Quantitative in situ TEM tensile fatigue testing on nanocrystalline metallic ultrathin films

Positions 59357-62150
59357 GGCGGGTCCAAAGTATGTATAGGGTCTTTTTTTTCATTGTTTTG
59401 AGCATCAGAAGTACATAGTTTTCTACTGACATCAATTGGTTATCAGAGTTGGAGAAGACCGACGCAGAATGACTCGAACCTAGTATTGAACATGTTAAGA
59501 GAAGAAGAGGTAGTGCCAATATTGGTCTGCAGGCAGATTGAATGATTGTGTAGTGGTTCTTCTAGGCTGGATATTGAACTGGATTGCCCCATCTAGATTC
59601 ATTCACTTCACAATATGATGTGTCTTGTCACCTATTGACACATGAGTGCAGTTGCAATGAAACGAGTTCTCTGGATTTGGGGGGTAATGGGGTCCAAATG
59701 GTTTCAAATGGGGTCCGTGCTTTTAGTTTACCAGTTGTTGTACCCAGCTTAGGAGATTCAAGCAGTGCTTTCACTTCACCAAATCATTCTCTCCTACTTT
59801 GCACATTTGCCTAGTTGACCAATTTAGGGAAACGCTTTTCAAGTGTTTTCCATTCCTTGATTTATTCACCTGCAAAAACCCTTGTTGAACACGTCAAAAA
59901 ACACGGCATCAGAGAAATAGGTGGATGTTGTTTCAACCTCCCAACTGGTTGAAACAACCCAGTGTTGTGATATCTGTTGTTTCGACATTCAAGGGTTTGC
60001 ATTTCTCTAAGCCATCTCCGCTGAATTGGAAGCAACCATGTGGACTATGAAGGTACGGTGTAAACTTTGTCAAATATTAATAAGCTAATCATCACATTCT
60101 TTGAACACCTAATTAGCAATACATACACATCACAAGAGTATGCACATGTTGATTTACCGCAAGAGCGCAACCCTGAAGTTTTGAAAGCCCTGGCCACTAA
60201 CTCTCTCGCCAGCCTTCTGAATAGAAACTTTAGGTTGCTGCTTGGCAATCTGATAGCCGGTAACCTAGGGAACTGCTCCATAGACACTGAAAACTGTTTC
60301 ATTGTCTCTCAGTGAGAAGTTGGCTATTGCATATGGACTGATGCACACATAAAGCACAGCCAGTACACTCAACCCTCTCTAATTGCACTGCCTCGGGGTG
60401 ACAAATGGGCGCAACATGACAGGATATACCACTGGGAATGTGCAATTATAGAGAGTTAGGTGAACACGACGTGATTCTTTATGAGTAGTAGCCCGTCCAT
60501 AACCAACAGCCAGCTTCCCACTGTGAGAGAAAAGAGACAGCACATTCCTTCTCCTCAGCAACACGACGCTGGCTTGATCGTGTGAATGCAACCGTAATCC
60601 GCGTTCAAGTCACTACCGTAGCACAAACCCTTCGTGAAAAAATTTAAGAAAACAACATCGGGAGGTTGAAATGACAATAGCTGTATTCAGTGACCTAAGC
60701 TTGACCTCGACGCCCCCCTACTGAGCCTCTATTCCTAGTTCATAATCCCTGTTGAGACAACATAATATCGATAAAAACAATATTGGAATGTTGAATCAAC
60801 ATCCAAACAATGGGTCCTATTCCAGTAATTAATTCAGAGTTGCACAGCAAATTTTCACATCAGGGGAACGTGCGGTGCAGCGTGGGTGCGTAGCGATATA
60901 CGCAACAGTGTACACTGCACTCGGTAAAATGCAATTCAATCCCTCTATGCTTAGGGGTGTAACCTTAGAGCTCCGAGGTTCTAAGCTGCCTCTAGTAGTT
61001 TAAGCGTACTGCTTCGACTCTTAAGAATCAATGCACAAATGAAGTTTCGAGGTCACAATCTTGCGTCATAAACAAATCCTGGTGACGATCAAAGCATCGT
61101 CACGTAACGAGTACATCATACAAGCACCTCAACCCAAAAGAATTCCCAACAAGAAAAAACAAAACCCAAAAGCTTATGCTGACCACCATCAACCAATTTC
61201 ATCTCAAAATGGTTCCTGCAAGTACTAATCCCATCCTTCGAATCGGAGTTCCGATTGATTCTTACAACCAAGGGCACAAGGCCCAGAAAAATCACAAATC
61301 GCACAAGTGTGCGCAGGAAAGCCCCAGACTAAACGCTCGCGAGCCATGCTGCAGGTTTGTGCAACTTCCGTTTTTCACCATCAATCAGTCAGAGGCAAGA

A unique technique to perform quantitative in situ transmission electron microscopy (TEM) fatigue testing on ultrathin films and nanomaterials is demonstrated. The technique relies on a microelectromechanical system (MEMS) device to actuate a nanospecimen and measure its mechanical response. Compared to previously demonstrated MEMS-based in situ TEM techniques, the technique takes advantage of two identical capacitive sensors on each side of the specimen to measure electronically elongation (with nm resolution) and applied force (with μN resolution). Monotonic and fatigue tests were performed on nanocrystalline gold ultrathin film specimens that were manipulated and fixed onto the MEMS device without the use of a focused ion-beam microscope (and therefore, importantly, without any associated surface damage). The major advantage of the technique is its capability to use TEM imaging solely for high magnification microstructural observations while the MEMS device provides continuous tracking of the material's response, thereby expanding the capabilities of MEMS-based techniques towards more complex in situ TEM nanomechanical tests, such as fatigue tests.